Trial of Walter Raleigh
With the death of Queen Elizabeth in 1603 the fortunes of Walter Raleigh plummeted once more – his was certainly not a life of steady calm. King James wished to halt his new kingdom’s conflict with Spain, and Raleigh who had been a lifelong nuisance to the Spanish – in South America, in the fight against the Armada , in taking Cadiz – was sacrificed to that end.
Strangely Raleigh was brought down for supposedly, and very improbably, having conspired in the Main Plot with Lord Cobham, sponsored by the Spanish, whose aim had been to kill King James before he was crowned, and replace him with Lady Arabella Stuart.
Raleigh was tried in the Great Hall of Winchester Castle. There can be little doubt that any defence he put up would always have been in vain. This was a special commission of oyer and terminer, called to hear a case of treason against the king’s person. Five judges and seven King’s Counsel sat in the panel. The jury had been selected in London and brought to Winchester, and even if they had not been directly coerced, the jury members knew it would have been extraordinarily unwise to find the defendant not guilty.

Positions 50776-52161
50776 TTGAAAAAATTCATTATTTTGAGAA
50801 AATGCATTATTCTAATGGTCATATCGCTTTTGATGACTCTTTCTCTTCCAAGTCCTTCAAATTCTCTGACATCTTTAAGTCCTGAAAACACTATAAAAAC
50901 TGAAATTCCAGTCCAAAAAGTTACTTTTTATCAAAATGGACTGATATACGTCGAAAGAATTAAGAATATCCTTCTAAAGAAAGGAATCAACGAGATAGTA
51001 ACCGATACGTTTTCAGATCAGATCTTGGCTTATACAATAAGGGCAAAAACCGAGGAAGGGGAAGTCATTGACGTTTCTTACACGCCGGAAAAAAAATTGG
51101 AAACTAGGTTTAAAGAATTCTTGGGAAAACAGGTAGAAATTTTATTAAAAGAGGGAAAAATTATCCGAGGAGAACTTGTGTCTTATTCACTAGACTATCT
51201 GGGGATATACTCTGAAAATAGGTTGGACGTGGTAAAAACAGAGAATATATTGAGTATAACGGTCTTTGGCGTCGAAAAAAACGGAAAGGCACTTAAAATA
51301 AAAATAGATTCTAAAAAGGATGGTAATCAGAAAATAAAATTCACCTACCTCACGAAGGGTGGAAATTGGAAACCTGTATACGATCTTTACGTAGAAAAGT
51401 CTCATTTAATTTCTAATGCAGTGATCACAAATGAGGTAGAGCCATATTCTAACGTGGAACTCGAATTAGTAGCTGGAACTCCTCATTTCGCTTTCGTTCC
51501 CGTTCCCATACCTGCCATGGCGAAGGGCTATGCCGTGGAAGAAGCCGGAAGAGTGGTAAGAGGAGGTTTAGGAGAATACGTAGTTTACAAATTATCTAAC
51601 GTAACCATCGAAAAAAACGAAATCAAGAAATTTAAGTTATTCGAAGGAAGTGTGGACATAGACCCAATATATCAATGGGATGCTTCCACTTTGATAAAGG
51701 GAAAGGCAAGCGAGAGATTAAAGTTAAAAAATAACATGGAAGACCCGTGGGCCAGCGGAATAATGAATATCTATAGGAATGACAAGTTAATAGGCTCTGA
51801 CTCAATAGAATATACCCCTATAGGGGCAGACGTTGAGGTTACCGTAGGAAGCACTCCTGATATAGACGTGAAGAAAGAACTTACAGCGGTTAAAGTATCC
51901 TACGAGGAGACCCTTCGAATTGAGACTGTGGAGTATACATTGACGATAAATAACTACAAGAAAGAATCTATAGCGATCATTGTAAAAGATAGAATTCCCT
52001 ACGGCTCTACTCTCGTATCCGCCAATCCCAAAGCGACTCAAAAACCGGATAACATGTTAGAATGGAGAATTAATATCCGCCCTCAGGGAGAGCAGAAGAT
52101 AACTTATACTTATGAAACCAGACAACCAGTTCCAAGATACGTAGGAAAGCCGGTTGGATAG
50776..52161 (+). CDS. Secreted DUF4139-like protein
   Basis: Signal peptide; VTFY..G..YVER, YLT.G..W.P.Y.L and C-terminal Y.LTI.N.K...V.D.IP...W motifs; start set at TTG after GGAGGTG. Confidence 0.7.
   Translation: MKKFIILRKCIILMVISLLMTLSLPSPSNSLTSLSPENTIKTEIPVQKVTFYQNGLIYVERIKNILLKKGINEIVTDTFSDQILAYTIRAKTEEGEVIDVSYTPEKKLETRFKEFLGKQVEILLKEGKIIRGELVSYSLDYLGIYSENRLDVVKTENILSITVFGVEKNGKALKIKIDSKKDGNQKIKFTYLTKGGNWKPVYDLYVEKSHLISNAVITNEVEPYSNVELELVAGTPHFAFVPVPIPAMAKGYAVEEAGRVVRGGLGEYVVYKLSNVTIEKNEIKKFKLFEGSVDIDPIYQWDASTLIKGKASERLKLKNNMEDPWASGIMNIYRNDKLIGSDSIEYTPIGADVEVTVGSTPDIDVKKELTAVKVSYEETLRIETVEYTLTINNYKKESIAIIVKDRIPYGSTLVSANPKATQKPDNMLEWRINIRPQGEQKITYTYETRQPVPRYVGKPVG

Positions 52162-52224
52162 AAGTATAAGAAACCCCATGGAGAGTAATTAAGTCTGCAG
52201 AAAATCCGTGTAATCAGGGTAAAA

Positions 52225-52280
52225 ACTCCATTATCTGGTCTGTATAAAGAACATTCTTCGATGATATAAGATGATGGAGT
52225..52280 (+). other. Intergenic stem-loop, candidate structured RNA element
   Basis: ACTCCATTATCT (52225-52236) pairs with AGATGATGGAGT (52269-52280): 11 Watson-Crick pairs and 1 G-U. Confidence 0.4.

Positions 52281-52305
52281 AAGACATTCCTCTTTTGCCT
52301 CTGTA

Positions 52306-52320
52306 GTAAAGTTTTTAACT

Sir Edward Coke led the prosecution, and for want of evidence often descended into mere invective against the prisoner. Raleigh’s main accuser, Cobham, had neither sworn on oath when he gave evidence, nor signed his confession implicating Raleigh. And the court obstinately refused to have Cobham brought to court, saying it was against the King’s interest. The only witness called, a merchant named Dyer, gave hearsay evidence of something he had been told in Lisbon by someone who had seemingly been told it themselves.
In spite of the lack of evidence, and Raleigh’s brilliant and often witty defence, he was found guilty and sentenced to death. The trial had run from eight in the morning to midnight, yet the jury felt able to reach a verdict in just 15 minutes. James, however, perhaps fearing the reaction to what would have been judicial murder, had Raleigh put in The Tower instead, where he languished for some 13 years.
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